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Our Goals

The Portland Workforce Alliance (PWA) is an independent, nonprofit organization that was created in 2005. The goals of the Portland Workforce Alliance are to:

1. Provide a Skilled Workforce

Help provide the region with a skilled workforce.

 

2. Partner with Business & Industry to educate students about Career Opportunities

Develop experiences ( career days, internships, mentorship programs,etc.)  for high school students  that help to motivate them to succeed academically and continue their education after high school.

 

3. Increase the High School Graduation Rate

Many studies conclude that students are far more likely to stay in school and graduate if they see the relevance of their education and have a relationship with a caring adult. 

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Data & Research

Only sixty-three percent (63%) of Portland Public Schools students who entered ninth grade in 2008 went on to graduate on time.

PPS estimates that only 25% of their students who graduate from high school obtain a Bachelor of Arts degree within five (5) years.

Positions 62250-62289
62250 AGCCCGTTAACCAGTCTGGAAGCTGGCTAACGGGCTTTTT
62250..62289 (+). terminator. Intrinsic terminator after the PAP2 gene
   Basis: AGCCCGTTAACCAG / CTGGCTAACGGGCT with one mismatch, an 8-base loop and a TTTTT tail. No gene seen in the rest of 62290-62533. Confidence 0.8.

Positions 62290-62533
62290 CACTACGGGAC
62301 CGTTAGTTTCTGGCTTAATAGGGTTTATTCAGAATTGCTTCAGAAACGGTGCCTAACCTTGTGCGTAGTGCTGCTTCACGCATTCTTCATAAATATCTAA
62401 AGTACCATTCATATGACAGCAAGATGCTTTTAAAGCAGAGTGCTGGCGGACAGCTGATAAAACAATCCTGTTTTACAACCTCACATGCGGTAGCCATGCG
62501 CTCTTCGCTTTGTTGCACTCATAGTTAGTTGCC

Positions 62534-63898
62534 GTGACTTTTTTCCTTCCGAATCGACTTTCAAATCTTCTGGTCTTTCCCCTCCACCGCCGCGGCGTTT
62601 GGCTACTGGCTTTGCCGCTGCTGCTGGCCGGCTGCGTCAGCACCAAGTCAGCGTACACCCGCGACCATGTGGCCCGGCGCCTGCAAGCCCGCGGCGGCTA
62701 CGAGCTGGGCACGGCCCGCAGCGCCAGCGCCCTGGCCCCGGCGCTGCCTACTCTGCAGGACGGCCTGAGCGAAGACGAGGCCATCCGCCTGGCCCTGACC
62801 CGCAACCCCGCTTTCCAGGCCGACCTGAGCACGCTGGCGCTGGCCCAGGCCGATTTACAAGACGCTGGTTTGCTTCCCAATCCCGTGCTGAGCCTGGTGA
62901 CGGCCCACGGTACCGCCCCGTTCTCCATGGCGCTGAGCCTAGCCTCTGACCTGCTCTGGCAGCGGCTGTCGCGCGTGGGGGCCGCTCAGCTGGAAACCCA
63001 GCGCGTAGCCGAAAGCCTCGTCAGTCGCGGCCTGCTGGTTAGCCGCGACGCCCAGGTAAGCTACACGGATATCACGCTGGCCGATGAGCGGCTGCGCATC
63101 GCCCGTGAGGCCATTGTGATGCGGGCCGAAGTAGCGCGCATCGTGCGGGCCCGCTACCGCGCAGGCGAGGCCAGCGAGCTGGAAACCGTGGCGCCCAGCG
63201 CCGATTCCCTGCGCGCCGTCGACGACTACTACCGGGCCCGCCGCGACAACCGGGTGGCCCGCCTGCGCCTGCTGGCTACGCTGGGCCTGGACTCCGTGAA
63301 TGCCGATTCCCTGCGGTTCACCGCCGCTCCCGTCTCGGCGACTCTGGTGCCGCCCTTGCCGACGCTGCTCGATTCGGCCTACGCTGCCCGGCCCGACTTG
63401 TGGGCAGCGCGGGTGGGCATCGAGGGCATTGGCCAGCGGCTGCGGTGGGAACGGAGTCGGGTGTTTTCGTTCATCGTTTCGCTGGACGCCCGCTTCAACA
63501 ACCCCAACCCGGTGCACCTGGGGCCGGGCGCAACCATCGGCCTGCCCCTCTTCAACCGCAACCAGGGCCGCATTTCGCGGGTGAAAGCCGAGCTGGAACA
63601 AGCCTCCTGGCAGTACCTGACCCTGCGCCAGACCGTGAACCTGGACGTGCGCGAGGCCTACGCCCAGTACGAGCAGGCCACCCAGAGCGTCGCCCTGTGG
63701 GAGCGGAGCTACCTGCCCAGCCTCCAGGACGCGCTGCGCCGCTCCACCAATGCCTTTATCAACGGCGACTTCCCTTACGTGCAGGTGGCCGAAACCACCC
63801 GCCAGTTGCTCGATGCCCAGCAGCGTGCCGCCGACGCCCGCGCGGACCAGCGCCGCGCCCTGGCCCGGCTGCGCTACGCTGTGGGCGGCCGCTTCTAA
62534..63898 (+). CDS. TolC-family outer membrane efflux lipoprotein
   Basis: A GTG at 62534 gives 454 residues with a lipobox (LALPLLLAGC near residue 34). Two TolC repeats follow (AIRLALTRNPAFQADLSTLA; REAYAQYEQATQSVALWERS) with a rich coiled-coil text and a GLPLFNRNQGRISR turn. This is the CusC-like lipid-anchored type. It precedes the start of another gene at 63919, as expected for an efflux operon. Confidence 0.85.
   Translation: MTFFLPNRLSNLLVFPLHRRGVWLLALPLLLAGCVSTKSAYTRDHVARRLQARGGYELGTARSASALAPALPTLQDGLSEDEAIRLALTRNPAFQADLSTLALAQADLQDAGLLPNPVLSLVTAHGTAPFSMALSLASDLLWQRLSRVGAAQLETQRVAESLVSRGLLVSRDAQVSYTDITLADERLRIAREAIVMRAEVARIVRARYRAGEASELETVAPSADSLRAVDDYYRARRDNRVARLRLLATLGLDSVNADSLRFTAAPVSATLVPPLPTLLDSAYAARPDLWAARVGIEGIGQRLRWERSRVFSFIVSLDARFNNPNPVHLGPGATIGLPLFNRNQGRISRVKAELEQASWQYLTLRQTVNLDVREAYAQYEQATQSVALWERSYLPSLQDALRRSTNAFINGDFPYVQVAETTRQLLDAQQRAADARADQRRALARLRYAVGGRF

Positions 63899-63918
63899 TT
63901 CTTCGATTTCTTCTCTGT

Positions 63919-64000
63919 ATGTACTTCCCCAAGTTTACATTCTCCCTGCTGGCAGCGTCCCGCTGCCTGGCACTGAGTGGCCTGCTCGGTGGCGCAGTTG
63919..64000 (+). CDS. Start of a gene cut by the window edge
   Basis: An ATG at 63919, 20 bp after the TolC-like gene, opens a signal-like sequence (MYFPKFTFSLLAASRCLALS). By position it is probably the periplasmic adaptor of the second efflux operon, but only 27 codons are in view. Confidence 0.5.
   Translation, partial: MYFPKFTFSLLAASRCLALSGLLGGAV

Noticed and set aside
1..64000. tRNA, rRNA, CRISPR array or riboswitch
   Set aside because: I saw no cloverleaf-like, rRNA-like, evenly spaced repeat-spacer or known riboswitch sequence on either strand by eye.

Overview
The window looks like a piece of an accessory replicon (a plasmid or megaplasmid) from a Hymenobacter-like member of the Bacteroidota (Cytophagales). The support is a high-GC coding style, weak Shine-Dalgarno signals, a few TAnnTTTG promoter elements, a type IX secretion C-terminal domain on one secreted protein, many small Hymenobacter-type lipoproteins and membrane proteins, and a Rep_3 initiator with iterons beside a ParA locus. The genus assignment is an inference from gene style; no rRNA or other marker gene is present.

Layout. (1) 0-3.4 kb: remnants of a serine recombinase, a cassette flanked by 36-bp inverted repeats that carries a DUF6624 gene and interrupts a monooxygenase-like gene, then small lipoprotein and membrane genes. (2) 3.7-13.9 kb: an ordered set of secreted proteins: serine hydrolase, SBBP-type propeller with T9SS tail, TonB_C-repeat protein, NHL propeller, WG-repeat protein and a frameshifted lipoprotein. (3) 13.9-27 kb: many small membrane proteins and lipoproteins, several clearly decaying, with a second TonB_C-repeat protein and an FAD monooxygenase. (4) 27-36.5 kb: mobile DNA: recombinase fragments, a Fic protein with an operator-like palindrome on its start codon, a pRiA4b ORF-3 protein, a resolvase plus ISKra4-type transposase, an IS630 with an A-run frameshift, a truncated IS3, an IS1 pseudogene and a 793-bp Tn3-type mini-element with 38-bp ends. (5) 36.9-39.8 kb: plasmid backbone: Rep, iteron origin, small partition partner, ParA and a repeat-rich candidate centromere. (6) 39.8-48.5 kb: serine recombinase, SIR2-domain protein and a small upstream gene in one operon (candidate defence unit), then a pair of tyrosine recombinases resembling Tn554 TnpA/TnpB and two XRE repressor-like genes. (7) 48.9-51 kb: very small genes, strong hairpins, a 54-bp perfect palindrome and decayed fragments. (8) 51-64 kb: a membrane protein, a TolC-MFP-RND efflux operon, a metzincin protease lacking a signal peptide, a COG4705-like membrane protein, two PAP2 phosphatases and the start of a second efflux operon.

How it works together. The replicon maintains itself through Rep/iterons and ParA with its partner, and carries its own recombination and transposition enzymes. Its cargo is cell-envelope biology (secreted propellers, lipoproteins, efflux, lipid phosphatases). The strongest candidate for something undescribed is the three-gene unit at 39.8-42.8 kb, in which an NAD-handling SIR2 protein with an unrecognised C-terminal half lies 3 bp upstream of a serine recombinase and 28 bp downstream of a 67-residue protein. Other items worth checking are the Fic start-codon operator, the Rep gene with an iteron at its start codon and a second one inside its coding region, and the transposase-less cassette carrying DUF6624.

For the first time in history, the current generation of college-age Americans will be less educated than their parents' generation unless college completion rates improve.

 

Two recent studies conclude that relevance is a critical factor in student success and in helping students transition to the next level:

1. "The Silent Epidemic" : Perspectives of High School Dropouts

Bill & Melinda Gates Foundation -- Excerpt from the Executive Summary:
"While most dropouts blame themselves for failing to graduate, there are things that they say schools can do to help them finish: Four out of five students (81%) said that there should be more opportunities for real world learning and some in the focus groups called for more experiential learning. They said students need to see the connection between school and getting a good job."

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2. "Reclaiming the American Dream" : The Bridgespan Group

" Academic preparation is necessary but not sufficient, however, in helping low-income students enroll in and graduate from college. Expectations about college attendance are important with one in particular standing out: a student's expectation that a college degree will be essential to pursue his or her desired career. Students who make this connection are six times more likely to earn their degree than those who did not."

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